Dr Henry Rothstein
King's College, London
Date: 16 November 2010
Risk has become a central organizing concept of governance in recent years, exceeding its long association with harms to the environment, health and safety. Proponents of risk-based policymaking argue it can improve the efficiency and effectiveness of policy interventions, but critics argue that its potential benefits are undermined by the challenges of putting it into practice. This paper draws on research conducted with Dr John Downer to examine the factors shaping the adoption and implementation of risk-based policymaking by the UK Department for Food, Agriculture and Rural Affairs (Defra). Building on a wide range of studies of the factors shaping the way that organizations operationalise risk management, the paper considers whether risk-based approaches challenge policymaking, or simply reframe and reinforce current practices in ways that are 'institutionally modulated' by pre-existing values, beliefs and ways of working. The paper concludes that risk-based policymaking serves varying and sometimes conflicting objectives, in particular navigating conflicting pressures to account for policy outcomes whilst avoiding blame for failure, and that this has important implications for achieving desired policy outcomes.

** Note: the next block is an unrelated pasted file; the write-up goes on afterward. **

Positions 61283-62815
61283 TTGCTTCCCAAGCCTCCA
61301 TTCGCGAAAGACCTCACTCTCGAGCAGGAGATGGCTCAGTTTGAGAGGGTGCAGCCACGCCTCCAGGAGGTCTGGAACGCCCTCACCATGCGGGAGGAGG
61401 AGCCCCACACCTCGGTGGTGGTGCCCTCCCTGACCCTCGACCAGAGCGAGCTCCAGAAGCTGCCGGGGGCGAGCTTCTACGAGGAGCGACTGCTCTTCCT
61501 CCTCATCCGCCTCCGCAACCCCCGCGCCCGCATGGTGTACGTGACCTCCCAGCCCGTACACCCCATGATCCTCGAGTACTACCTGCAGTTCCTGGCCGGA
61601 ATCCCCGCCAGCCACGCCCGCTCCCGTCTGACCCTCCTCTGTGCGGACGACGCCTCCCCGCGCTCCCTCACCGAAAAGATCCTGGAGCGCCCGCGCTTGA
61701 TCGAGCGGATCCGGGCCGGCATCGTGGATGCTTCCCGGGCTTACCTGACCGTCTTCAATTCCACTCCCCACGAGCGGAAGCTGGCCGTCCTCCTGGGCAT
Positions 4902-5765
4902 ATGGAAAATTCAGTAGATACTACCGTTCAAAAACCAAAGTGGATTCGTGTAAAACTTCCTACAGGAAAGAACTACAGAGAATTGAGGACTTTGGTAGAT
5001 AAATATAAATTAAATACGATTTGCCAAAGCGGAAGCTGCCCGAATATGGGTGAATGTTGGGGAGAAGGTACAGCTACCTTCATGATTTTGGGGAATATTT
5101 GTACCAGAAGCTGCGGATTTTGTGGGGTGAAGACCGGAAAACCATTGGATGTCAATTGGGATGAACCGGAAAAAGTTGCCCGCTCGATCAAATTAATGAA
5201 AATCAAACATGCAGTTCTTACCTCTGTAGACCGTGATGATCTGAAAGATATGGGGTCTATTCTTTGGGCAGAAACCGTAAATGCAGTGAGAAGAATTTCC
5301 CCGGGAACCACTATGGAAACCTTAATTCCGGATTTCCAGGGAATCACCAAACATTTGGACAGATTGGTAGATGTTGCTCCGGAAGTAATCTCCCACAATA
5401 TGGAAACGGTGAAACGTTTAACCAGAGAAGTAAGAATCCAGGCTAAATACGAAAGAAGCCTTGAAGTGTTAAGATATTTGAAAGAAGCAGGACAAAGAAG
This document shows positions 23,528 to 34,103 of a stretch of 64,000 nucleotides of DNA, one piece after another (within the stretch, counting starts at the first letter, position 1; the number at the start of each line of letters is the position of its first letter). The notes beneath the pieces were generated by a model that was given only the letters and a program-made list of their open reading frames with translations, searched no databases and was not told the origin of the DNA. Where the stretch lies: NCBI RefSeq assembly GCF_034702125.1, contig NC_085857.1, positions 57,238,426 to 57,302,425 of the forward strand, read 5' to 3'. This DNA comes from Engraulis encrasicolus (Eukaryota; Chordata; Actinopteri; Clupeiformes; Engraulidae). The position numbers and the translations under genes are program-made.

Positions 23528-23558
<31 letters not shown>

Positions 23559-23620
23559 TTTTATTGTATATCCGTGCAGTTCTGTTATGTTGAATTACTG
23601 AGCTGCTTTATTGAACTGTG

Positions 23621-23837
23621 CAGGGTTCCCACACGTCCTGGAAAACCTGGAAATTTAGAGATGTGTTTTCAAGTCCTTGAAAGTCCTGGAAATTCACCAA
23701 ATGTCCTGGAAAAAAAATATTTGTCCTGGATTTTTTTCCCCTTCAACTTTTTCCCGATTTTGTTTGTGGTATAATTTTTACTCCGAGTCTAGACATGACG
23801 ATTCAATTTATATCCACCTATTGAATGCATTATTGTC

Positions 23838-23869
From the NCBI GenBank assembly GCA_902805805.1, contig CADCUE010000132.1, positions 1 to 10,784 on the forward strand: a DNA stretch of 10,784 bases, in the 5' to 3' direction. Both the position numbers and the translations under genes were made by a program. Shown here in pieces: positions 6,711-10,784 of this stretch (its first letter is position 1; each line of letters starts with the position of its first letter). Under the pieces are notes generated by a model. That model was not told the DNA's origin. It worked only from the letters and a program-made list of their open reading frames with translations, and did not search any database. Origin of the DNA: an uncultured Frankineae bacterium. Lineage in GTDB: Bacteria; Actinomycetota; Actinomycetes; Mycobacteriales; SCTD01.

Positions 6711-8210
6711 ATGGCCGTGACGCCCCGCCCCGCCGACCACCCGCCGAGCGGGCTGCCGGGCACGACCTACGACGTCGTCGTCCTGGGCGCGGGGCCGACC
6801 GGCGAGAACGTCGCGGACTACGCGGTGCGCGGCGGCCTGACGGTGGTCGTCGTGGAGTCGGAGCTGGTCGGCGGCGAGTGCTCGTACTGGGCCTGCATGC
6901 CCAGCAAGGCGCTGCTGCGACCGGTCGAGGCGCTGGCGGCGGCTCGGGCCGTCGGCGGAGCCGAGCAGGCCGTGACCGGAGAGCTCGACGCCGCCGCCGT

About the speaker
Henry Rothstein is a Senior Lecturer in the Department of Geography and Deputy Director of the King's Centre for Risk Management at King's College London. His main research interests concern the institutional factors that shape the way that risk governance develops, works and fails within the public and private sectors and across policy domains.